Hello everybody out there in farm country. This is Rick Frank sitting in for John Block.
Just last week, marking the second anniversary of Congress’s passage of the Food Safety Modernization Act, FDA proposed comprehensive regulations for the growing, harvesting, packing, and holding of produce. FDA acknowledged this is the first effort by the agency to regulate the produce farming community. While not the first time FDA has been on the farm, the FSMA proposal represents the agency’s most ambitious and comprehensive effort to regulate the safety of farm produce.
The proposed rule covers only biological hazards – for example, pathogens. Chemical hazards will remain under the jurisdiction of EPA.
Not all produce will be covered. Produce not customarily eaten raw – for example, sweet corn, sweet potatoes, and white potatoes or frozen foods – and produce customarily sent for commercial processing, which would include canning, are exempt.
- Grains are also exempt.
- Sprouts are covered and subject to special production, testing, and recordkeeping requirements.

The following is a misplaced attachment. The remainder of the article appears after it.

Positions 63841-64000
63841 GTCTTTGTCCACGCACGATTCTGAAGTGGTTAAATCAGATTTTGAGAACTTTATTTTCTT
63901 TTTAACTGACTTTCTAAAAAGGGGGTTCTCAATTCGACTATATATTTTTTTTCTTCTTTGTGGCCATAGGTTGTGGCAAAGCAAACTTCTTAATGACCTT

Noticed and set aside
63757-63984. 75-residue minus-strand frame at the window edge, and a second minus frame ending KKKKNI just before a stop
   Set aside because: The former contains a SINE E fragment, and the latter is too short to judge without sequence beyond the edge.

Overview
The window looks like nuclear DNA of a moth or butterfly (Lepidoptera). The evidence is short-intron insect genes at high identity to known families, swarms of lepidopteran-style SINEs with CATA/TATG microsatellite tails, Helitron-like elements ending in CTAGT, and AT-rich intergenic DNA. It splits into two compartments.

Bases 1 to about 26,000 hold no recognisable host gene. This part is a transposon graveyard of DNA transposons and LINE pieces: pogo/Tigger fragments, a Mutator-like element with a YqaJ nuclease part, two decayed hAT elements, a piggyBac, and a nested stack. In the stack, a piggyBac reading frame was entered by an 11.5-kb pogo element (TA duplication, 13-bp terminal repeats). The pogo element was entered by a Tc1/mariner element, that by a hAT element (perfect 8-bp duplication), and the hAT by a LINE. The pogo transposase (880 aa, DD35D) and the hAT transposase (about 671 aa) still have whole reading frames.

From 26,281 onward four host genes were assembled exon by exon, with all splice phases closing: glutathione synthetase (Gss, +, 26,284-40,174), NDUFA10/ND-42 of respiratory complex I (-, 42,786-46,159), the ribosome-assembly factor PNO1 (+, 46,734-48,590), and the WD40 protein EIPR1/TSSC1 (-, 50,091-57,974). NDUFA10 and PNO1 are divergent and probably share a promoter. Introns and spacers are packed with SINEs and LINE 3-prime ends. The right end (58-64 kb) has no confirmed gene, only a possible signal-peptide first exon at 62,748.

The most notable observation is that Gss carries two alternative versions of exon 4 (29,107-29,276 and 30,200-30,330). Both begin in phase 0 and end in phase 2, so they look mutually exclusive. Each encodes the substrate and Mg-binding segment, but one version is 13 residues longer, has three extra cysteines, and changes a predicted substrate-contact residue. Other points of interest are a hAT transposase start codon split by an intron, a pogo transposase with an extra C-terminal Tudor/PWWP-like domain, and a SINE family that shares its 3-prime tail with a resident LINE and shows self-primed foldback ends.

Significant new requirements imposed by the proposed FDA regulations include:
1. Water sources would have to be tested periodically for pathogens, including listeria, salmonella, and E. coli O157:H7.
2. Covered farms would be required to "monitor" for wild animal intrusions and not harvest in areas of the farm where there is evidence of such activity.
3. Workers suffering from contagious diseases would be excluded from field or handling work.
4. Farmers would be required to provide training to all workers, including seasonal workers, on principles of food safety, the importance of personal hygiene, and the requirements of FDA’s produce safety rule. Each farm would be required to have a supervisor who has received FDA-recognized (certified) training.
5. There are specific requirements for equipment, tools, and buildings as well as record creation and record access provisions.
While clearly well-intended, FDA’s proposal could be a costly nightmare for covered farming operations. The "wild animal contamination" and "employee training requirements" will be quite difficult to implement, and costly. Many older or smaller farms will need to retrofit their operations to comply with the building, equipment, and tool requirements.
Another rule covering animal feed is expected soon.
The public is given 120 days – until mid-May – to comment. Farmers and farm groups should educate themselves on this proposal and make sure FDA hears from them before it’s too late.
Until next week, I am Rick Frank sitting in for John Block in Washington.